Optimizing Python

February 15, 2013

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Pretty soon after I had my poker bot mostly up and running I realized that nearly the entire runtime was dominated by a single function: finding the hand value (e.g. trip 8’s with a KJ kicker) of a five card hand. The code was being called again and again by my monte carlo simulator for millions of hands, and my naive Python was just too slow.

My first try was to tweak and fiddle with the algorithm, which helped cut the runtime down to approximately 12 seconds for my benchmark set. Next, I used python slots to prevent Python from creating dictionaries for my simple objects. Since my Card object essentially just held an int for value and an int for suit I was able to greatly cut down on memory consumption by adding:

class Card(object):
    __slots__ = ('value', 'suit')

This worked great, and cut my runtime down to just over 5 seconds per benchmark iteration. I still wanted things to go faster, so I decided to try moving away from pure Python. After some poking around, Cython looked the most appealing. Using it I could keep Python almost everywhere except my few core classes, and those would only need minor type annotation updates. It was actually as easy to set up as the tutorial claimed! My Card class now became:


cdef class Card:
    cdef readonly int value, suit


cdef class Card:
   def __cinit__(self, int val, int s):
        self.value = val
        self.suit = s

By splitting the class into two files, other Cython classes could use the C version of Card directly without Python overhead. One snafu I hit was that I had to replace Python’s @functools.total_ordering annotation with Cython’s richcmp method. Cython saves you time by wrapping the comparators automatically once you define one method that takes an operator as an argument. I didn’t see a canonical example of this during my googling, so I’ll post what I ended up with:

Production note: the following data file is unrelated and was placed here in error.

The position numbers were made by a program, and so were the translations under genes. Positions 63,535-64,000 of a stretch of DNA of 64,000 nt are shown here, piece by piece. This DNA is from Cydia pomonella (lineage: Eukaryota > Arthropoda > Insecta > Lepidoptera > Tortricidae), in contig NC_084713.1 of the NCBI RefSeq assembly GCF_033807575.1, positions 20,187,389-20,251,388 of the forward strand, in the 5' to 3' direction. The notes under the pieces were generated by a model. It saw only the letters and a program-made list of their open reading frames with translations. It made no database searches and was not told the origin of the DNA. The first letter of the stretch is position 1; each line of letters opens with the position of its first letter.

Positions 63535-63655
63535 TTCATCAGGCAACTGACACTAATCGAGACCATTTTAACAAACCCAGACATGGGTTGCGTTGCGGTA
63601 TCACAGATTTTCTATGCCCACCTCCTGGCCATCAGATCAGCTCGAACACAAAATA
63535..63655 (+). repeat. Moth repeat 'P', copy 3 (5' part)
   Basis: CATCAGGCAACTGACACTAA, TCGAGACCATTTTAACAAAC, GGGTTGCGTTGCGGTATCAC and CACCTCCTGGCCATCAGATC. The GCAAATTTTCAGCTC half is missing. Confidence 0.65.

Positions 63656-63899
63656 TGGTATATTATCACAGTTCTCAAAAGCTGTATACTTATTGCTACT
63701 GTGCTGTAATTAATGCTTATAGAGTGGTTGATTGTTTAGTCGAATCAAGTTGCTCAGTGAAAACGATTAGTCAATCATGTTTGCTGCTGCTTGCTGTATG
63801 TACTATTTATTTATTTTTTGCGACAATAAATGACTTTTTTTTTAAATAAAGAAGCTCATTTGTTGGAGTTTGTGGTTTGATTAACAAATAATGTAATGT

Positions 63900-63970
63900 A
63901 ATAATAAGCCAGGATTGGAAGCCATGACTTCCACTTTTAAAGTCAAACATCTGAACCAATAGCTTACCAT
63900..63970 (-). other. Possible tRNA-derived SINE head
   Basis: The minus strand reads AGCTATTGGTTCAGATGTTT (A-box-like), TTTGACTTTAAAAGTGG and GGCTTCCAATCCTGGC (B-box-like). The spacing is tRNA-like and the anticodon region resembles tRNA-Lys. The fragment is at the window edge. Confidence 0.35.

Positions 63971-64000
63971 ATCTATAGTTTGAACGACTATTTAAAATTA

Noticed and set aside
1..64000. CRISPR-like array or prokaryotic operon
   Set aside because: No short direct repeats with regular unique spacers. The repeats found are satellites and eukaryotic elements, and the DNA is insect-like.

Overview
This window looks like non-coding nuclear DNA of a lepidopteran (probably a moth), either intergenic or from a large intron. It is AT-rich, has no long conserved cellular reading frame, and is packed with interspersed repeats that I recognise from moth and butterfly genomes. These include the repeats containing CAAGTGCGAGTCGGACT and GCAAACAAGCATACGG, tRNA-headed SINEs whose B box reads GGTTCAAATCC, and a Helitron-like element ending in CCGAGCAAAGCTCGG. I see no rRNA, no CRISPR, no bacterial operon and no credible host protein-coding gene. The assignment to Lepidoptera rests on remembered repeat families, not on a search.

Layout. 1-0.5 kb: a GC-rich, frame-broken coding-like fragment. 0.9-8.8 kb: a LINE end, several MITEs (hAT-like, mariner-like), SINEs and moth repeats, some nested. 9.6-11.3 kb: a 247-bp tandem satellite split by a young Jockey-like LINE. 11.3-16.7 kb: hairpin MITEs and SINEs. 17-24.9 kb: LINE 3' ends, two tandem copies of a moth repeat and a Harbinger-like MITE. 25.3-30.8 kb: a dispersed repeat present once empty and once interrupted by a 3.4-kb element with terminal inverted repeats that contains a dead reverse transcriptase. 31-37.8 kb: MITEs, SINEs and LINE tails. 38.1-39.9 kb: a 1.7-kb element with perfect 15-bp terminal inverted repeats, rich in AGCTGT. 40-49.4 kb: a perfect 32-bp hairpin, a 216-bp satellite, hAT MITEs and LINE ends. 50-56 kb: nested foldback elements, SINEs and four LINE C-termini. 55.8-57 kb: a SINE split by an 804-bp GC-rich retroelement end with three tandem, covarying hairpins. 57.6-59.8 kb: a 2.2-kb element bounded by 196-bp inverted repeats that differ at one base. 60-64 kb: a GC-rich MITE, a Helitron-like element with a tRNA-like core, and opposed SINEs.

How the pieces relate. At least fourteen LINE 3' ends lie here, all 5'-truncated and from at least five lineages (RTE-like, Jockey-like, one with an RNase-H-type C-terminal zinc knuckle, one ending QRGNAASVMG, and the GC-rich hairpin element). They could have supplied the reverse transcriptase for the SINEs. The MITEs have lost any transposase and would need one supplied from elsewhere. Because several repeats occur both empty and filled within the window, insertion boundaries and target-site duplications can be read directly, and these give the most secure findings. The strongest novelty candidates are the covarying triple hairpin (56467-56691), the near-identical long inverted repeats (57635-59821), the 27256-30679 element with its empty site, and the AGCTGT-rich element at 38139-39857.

def __richcmp__(Card self, Card other not None, int op):
    """Cython equivalent of functools.totalordering
    Implements compare for Cards. Check value, then suit"""
    cdef int compare
    if self.value > other.value:
        compare = 1
    elif self.value < other.value:
        compare = -1
        if self.suit > other.suit:
            compare = 1
        elif self.suit < other.suit:
            compare = -1
            compare = 0
    return util.richcmp_helper(compare, op)

And a reusable helper function to return the comparison result:

cdef inline bint richcmp_helper(int compare, int op):
    """Returns True/False for each compare operation given an op code.
    Compare should act similarly to Java's comparable interface"""
    if op == 2: # ==
        return compare == 0
    elif op == 3: # !=
        return compare != 0
    elif op == 0: # <
        return compare < 0
    elif op == 1: # <=
        return compare <= 0
    elif op == 4: # >
        return compare > 0
    elif op == 5: # >=
        return compare >= 0

After compiling the Cython in place to .so files my benchmark ran in 2.5 seconds, or just 20% of the original implementation’s time. There’s still definitely things I can do to make it faster (malloc arrays instead of using Python lists) but I’m satisfied for now.